July 13, 2021

Let’s play stick!


In times of joy, all of us wished we possessed a tail we could wag.

-W. H. Auden


The days have cooled down, now with temps around 60℉ when we start our walk and in the high 60’s to low 70s when we finish.  We sleep in, well, I do, until 7 AM, then rise, get ready and hit the trail before 8 AM.  Waldo, of course, is already awake when I open my eyes.  His big, round, brown orbs are glaring at me from his bed in his crate, as if by force of will alone his stare can get me out of bed.  God knows, his will is stronger than mine when I first rouse from sleep.

Waldo dances around in tight circles in front of me as I bend over, trying to tie my boots.  After about three or four circuits, he stops and paws my hands, trying to get me to hurry up.  He is not impressed by my logical argument that what he’s doing only makes it take longer before we can get out the door.  I tell him to sit, which he does after a pause where it seems like he’s thinking, “Do I have to?  Sit?  You gotta be kidding!  I wanna go out!”  He sits for no more than a few seconds, then he’s up and spinning around again.  At least once during this dance, he goes over to his food and water dishes, both of which are aluminum, and gives them a resounding whack.  I think he feels the gong-like sound adds needed punctuation to his fervor.

We get out to the car and, after a brief pee break, I open the passenger door and Waldo readily jumps in and sits.  Once the car starts moving, he nudges my arm with his nose and licks my sleeve.  I think the ride makes him nervous and he needs constant reassurance.  So, we go down the street, I have one hand on the steering wheel and the other is on Waldo, petting, patting and scratching his fur.  He’s facing me and he raises his right foreleg, insisting that I scratch his chest.  Apparently, this is an unspoken contract and, once his demand is met, I am obliged to continue until we stop the car.  Any interruption of the caress, even by the demands of road safety, is immediately met with more nudging, licking and a look on a furry face that says, “Hey!  Did I say you could stop?”  It seems that petting the dog in the car is of the highest priority in Waldo-world.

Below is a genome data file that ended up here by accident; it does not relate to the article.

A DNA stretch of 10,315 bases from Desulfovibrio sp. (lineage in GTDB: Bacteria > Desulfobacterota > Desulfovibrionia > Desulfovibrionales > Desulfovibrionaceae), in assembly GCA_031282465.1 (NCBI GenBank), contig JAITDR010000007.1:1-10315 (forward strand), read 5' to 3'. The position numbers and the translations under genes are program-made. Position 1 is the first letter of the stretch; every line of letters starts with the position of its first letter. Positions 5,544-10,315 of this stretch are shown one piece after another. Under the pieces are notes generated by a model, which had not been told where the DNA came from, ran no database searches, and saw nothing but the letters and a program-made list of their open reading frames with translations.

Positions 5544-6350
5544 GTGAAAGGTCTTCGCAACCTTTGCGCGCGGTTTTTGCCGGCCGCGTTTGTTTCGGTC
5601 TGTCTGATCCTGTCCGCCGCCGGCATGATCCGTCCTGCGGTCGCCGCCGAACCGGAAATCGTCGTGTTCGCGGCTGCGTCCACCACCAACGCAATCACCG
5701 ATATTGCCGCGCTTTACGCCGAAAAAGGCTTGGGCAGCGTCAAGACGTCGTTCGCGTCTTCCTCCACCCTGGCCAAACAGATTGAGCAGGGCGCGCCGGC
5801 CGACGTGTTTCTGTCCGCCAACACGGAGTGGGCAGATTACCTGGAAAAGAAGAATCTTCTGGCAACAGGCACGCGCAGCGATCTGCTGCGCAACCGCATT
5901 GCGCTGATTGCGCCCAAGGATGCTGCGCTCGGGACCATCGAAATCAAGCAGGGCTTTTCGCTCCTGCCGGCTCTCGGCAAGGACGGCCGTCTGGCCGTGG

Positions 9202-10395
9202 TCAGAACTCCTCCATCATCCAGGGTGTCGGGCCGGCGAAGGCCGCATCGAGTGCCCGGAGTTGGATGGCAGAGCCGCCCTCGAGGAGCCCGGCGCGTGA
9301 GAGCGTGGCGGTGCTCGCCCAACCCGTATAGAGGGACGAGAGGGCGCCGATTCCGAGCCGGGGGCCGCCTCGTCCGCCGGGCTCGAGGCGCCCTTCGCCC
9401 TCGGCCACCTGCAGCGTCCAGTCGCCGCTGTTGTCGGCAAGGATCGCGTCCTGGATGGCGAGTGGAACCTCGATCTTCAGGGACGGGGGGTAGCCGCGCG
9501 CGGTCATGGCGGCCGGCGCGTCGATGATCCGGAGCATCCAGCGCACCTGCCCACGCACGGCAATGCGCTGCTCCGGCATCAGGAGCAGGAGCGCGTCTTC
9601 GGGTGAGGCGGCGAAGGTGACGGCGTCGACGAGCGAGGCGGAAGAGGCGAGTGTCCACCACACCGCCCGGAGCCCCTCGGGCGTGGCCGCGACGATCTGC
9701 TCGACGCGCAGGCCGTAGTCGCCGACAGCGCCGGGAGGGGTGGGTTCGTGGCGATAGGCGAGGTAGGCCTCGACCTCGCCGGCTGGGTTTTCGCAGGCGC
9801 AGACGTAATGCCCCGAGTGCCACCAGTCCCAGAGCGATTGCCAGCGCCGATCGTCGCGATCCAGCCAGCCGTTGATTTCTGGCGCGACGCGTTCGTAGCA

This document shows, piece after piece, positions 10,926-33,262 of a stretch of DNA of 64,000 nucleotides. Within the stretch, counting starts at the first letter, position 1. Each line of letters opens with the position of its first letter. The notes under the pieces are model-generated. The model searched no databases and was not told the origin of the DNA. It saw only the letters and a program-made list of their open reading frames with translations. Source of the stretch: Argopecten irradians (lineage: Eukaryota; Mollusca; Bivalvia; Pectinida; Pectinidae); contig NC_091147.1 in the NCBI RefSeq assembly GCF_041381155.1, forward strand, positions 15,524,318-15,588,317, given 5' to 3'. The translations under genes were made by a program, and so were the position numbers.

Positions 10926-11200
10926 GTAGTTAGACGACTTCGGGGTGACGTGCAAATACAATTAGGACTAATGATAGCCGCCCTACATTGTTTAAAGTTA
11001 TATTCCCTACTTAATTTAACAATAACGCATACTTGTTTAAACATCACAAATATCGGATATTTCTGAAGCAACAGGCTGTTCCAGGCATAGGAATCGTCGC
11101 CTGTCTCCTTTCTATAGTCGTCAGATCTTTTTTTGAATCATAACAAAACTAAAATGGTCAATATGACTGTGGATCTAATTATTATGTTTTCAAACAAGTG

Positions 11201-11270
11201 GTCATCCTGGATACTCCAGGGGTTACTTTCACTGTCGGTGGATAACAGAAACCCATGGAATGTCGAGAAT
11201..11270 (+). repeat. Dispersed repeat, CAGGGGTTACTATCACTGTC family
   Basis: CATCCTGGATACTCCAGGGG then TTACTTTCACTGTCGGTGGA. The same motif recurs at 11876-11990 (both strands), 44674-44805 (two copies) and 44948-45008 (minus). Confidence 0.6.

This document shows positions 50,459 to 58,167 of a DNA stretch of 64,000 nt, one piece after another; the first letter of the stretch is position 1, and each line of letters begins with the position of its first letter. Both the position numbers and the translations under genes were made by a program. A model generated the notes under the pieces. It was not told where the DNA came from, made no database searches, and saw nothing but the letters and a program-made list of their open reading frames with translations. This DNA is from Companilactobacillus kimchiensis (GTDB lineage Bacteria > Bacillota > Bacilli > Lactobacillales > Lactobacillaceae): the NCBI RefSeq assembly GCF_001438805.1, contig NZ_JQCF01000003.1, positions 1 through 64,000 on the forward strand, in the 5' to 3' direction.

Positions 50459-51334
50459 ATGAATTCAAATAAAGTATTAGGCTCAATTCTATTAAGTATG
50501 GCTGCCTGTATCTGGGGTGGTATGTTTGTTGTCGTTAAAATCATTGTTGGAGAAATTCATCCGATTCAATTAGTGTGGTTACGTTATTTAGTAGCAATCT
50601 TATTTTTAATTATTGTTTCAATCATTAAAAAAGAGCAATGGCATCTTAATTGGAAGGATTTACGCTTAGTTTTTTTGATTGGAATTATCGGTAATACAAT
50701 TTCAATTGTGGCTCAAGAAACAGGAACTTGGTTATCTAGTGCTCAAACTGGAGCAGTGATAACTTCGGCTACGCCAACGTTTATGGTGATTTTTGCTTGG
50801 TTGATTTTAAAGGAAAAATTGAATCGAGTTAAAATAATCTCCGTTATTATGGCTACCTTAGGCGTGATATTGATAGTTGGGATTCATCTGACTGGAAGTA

Once on the rail-trail, Waldo is trotting out in front at the end of the leash.  He relieves himself, sniffs the bushes, finds a ubiquitous stick, then is off once again, breaking trail.  This continues for a bit, then he finds a bigger stick, drops back to right in front of me and gives me a look like, “Wanna play some stick?”

Now, I’m not really quite sure what the rules are to this game of Waldo-stick, but I think they bear some semblance to the rules of Calvin-ball — poorly defined and somewhat fluid.  It goes something like this: sometimes he’ll drop the stick in front of me, then pick it up and run ahead a couple of feet.  I think he’s saying, “Chase me!”  I’m too old for much of that, especially when we’re going to walk six miles or more.  So, I pretend not to understand.  In response, he drops back behind me, then comes up next to me, blind-siding me, and starts stabbing me with his stick.  Sometimes, if I continue to ignore him, he’ll jab the damn thing between my legs and almost trip me.

On other occasions, if he has a longer stick, he’ll grab one end and drag the other just in front of where I need to put my feet as I walk.  I have an easy solution for this.  I step on the grounded end of the stick and either break it (to pause the play, which has the potential to create a sprained ankle or worse) or I pick the thing up.  If I do the latter, a heavy game of tug-of-war ensues.   This continues until either I let go, which means the prior gambit is repeated, or I’m able to take the stick from him.  If I have the stick, I throw it for him and again we start over.

Sometimes I’ll grab another stick and wave it in front of him.  This is met with wide-eyed, tail-wagging enthusiasm.  He stops, waits until I get close, then drops the stick he has in his mouth.  I throw my stick and he picks up his stick (God forbid I should get it!) and bounds happily off to retrieve the new one.  If I repeat this ploy, Waldo drops all his sticks, picks them all up again after I toss the new one, and he then adds to his collection.  He’s had as many as five sticks in his mouth at once, depending on their size.  It looks like he’s carrying a small bush (which, by the way, sometimes he does).  Passersby exclaim, “Ah, how cute!”

“I think he’s building a nest,” I reply.

So it goes, until we return home and rest.  I may not understand the rules of the game, but I do know the goal.

And we both win.



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